Tyla enjoying life in the ‘here and now’

Cancer survivor Tyla Hodkinson and his dad Kim, mum Julia and sister Daisy, pictured with their dog Lizzie, are urging people to back Cancer Research UK's Right Now campaign.
Cancer survivor Tyla Hodkinson and his dad Kim, mum Julia and sister Daisy, pictured with their dog Lizzie, are urging people to back Cancer Research UK's Right Now campaign.

A Northumberland schoolboy is celebrating turning 11 and living life to the full again after three years of challenging treatment for cancer.

Tyla Hodkinson, from Cramlington, was diagnosed with acute lymphoblastic leukaemia (ALL) in April, 2013.

Now he has finished his treatment, Tyla is determined to make every day count and wants others to do the same.

Tyla’s experience is driving him and his family to back Cancer Research UK’s Right Now campaign and call on people in the North East to get involved.

The charity’s Right Now TV ads feature real cancer survivors and their families telling their stories.

Tyla was only five when he was diagnosed with the disease and he is hoping to share his story with others in order to inspire them.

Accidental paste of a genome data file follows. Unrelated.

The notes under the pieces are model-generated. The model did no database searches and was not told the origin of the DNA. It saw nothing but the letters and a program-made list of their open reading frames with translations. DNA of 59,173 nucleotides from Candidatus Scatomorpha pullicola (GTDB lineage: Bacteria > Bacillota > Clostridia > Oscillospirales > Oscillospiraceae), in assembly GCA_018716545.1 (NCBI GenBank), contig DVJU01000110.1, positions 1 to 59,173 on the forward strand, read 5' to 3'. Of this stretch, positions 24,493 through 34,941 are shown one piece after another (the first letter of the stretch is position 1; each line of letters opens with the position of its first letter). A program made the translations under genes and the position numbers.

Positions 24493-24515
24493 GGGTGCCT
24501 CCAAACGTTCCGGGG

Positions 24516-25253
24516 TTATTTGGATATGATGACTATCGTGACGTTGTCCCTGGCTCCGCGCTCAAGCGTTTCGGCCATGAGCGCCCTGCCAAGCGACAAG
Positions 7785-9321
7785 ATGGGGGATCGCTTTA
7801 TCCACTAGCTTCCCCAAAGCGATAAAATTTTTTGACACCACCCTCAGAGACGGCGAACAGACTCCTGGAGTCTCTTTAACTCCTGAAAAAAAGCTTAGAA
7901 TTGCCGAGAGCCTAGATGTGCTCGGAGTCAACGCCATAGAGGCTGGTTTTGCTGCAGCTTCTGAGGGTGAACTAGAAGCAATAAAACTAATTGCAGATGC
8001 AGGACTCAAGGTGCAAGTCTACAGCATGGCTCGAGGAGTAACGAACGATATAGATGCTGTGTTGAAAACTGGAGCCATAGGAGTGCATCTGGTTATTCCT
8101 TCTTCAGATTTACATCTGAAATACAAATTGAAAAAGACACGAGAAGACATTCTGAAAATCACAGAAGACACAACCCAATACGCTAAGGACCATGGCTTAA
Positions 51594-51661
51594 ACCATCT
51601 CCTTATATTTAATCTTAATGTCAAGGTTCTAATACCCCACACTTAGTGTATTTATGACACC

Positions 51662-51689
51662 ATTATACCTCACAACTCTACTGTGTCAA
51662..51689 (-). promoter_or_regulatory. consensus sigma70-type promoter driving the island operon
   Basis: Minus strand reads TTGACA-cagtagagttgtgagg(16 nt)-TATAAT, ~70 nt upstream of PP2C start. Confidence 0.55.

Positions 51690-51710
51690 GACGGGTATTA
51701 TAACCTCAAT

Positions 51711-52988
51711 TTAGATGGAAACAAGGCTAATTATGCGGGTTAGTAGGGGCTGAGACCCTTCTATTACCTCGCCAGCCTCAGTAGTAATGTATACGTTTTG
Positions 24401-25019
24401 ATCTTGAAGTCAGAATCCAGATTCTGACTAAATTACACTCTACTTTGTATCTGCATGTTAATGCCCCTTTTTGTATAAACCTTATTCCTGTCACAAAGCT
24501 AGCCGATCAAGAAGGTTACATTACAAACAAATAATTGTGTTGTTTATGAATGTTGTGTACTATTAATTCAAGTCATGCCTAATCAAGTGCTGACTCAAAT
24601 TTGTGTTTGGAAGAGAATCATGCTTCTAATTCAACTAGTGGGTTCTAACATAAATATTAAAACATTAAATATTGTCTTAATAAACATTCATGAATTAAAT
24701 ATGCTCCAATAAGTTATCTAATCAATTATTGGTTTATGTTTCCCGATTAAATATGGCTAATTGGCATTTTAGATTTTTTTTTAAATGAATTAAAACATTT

Tyla’s dad Kim, 42, said: “Tyla had been getting joint pains and his usual 100mph approach to life began to slow because of the discomfort he was feeling.

“We went to the doctors and we were told his symptoms could be because of growing pains or even juvenile arthritis.

“A week or so later, his discomfort got a lot worse and he wasn’t able to walk for any distance before he’d be in real pain.

“His energy levels were low, and he became increasingly emotional with the pain and the general feeling of being unwell. We also noticed a few unexplained bruises across his body.

“On the third trip to the doctors, the GP sent us straight to the Royal Victoria Infirmary for blood tests.

“He was diagnosed with leukaemia that day and immediately admitted to hospital to start his treatment the following day.

“It felt like our world had crumbled, but there is also a part of you that is relieved that someone has identified what’s wrong and now they can work on taking his pain away and give you your little boy back.

“He was amazing and to look at him today, you wouldn’t be able to tell what he’s been through.”

Tyla was given the all-clear in August 2016, but still attends tri-monthly check-ups.

One in two people in the UK will be diagnosed with cancer at some stage in their lives.

Survival has doubled in the last 40 years in the UK and Cancer Research UK’s work has been at the heart of that progress.

Jaelithe Leigh-Brown, Cancer Research UK spokesman for the North East, said: “Our Right Now campaign aims to show both the realities of the disease and the positive impact research and improved treatments can have on people’s lives.”

To help support life-saving research, go to www.cruk.org